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Field Day Theatre Company

Translations, An Open Letter, Civilians and Barbarians, The Whole Protestant Community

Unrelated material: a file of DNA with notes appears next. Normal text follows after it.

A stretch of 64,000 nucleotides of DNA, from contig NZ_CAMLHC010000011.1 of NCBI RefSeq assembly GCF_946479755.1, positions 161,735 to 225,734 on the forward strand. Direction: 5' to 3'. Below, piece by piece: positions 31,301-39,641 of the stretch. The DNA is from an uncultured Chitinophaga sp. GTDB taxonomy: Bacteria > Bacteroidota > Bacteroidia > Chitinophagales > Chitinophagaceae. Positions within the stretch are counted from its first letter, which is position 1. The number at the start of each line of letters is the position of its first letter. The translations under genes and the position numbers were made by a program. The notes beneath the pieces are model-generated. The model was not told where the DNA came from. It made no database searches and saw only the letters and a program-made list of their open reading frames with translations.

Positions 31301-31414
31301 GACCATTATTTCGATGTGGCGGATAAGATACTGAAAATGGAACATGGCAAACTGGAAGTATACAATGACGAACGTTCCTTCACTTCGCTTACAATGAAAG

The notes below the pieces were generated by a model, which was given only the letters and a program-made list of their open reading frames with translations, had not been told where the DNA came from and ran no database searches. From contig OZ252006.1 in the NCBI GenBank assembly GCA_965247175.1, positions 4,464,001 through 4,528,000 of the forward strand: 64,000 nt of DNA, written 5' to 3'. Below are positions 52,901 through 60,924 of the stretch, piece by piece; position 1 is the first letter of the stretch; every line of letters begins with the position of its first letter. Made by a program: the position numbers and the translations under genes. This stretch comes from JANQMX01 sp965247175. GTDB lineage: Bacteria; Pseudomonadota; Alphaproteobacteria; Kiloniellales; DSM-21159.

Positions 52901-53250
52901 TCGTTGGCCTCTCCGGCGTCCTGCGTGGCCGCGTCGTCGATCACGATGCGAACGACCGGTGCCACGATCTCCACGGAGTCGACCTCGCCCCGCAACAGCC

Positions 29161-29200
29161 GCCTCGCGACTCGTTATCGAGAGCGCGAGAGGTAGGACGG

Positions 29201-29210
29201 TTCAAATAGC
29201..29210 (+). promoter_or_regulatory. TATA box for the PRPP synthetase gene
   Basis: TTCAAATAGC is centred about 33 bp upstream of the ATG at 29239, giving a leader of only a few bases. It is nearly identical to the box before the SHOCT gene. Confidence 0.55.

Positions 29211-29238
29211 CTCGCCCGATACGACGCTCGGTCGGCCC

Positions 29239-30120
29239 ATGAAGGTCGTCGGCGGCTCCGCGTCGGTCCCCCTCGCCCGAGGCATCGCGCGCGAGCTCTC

founded in Derry city by Brian Friel and Stephen Rea in 1980. Since staging Friel's play Translations (1980), Field Day has reassessed the borders of its initial identity as a theatre company and has become a broader intellectual project seeking possible cultural and political solutions to the problems of Northern Ireland. With the addition of Seamus Heaney, David Hammond, Tom Paulin, and Seamus Deane, the group inaugurated a series of pamphlets, including Heaney's An Open Letter (1983), Deane's Civilians and Barbarians (1983), and Terence Brown's The Whole Protestant Community (1985), which have sought to re-read Irish history in relation to the current crisis. Intellectuals at one or two removes from the immediate Irish scene, such as Fredric Jameson, Terry Eagleton, and Edward Said, have also contributed to this debate. More recently, The Field Day Anthology of Irish Writing (1991) has completed a long-term project intended to establish a distinct, heterogeneous, and alternative tradition to that of English Literature.

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